The world will be a much better place when evil Syrian tyrant Bashir Assad is dead. It is possible (though not certain by any means) that the Syrian people will be better off if and when his regime falls – especially if he is using chemical weapons against his own people, as is suspected. But should the U.S. intervene militarily?
The answer is no.
We do not have a vital national security interest in the outcome of Syria’s civil war – certainly not one that requires that we spill the blood of American soldiers to shift the outcome in a way that we currently see as preferable. We need to be careful that we are not simply replacing one tyrant with another. As terrible as the Assad regime has been, revenge is human nature and we can expect retaliation if his opponents take power. That probably will not be confined to the actual perpetrators of war crimes against civilians.
Our lack of a vital national security interest is what makes the remarks by John Boehner so irresponsible. Boehner accused President Obama of “outsourcing” our national security to the United Nations. As evil as it is for Assad to use chemical weapons against civilians, that is not a threat to our national security. Boehner’s political grandstanding and exaggeration of the threat is not helpful.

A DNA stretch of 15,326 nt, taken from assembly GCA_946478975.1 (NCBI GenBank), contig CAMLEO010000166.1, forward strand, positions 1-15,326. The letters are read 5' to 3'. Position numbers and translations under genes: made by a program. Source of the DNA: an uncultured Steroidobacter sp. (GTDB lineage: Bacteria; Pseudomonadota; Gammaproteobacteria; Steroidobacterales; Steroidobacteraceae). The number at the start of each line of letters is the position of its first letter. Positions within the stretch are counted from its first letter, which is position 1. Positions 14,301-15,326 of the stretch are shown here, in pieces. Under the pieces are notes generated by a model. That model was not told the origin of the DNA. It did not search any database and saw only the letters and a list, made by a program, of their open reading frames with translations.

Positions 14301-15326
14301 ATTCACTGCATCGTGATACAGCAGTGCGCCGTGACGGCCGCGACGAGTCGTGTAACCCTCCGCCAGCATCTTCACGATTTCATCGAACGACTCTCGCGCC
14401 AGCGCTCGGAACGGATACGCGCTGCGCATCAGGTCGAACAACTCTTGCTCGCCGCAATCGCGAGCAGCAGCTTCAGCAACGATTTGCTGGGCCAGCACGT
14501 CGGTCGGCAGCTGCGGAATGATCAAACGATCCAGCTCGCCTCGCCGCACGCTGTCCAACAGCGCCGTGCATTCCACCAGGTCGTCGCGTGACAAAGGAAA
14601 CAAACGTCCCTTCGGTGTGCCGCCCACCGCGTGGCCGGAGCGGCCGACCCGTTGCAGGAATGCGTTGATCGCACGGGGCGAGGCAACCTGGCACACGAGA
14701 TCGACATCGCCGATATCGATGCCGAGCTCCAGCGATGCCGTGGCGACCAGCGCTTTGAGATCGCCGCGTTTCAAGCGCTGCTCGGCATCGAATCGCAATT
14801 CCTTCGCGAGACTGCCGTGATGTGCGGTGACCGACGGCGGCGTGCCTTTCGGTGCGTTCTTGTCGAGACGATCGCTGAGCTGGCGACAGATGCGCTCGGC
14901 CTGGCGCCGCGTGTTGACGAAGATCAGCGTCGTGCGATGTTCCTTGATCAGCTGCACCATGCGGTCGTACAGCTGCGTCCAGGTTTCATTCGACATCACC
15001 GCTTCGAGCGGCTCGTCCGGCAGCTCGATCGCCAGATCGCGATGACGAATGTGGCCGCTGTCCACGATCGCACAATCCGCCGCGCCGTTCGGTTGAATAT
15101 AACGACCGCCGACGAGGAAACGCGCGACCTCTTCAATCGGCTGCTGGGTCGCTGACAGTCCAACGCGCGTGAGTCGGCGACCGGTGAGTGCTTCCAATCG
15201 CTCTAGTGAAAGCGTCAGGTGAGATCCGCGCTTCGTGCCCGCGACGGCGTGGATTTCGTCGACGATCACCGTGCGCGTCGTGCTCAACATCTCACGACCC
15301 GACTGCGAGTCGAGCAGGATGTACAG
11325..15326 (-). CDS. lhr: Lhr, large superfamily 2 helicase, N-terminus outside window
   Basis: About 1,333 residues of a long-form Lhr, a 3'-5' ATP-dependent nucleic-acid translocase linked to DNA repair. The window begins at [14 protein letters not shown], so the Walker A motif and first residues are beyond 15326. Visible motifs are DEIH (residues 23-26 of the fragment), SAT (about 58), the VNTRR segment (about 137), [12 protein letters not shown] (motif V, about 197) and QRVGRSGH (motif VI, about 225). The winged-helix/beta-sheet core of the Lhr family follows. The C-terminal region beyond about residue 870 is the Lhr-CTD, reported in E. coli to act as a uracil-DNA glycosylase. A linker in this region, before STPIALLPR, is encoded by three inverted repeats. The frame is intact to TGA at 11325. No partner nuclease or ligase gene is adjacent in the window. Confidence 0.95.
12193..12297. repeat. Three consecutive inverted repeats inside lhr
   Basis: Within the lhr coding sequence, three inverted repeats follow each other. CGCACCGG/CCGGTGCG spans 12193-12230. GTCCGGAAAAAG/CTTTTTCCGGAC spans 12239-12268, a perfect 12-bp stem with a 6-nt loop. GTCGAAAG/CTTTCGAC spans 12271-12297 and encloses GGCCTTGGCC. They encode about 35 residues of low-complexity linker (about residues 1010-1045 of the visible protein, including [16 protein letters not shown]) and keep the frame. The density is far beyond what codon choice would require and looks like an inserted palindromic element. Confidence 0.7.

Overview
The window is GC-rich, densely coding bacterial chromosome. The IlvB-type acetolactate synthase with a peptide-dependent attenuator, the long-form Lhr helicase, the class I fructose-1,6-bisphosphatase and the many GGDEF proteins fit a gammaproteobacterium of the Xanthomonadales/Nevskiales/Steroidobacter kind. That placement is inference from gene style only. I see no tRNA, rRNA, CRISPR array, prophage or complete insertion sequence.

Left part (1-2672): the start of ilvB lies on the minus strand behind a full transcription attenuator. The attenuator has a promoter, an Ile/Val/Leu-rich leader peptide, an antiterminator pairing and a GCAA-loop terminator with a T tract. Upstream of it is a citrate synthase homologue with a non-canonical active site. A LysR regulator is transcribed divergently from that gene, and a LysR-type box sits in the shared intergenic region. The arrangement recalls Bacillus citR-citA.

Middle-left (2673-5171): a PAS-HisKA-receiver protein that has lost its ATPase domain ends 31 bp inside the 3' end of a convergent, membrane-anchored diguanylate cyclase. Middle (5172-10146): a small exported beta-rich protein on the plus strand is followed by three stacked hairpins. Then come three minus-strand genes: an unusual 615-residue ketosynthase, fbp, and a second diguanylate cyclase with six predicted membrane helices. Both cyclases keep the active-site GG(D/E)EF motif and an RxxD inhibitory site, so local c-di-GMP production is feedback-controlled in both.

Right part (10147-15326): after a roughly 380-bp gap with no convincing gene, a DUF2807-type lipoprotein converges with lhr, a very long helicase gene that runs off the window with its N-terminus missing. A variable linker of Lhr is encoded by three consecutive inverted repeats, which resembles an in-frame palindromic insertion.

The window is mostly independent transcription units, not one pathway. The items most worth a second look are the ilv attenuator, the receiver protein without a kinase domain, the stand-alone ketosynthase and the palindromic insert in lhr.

Obama said months ago that use of chemical weapons would be a “red line” that would require a response from these United States – but he was not clear what that response would be. It was a bad gamble by Obama. As Assad grows increasingly desperate to hold onto power, the odds that he would ramp up force on his own people grows. After all, Assad knows what happened to Moammar Gadhafi when the Libyan rebels won their civil war. By laying down a “red line,” Obama set the stage for us to get involved in another nation’s civil war (where we do not have a national security interest) or to have our credibility damaged by issuing empty threats.
If we have a national security interest here, that interest is to keep it from spreading to other nations, as well as preventing either side from threatening our allies, such as Turkey and Israel. That should be our focus here. But we cannot be the world’s policeman and we have sacrificed too much blood and treasure (and brought too much hatred and resentment upon on ourselves) by appointing ourselves to that role.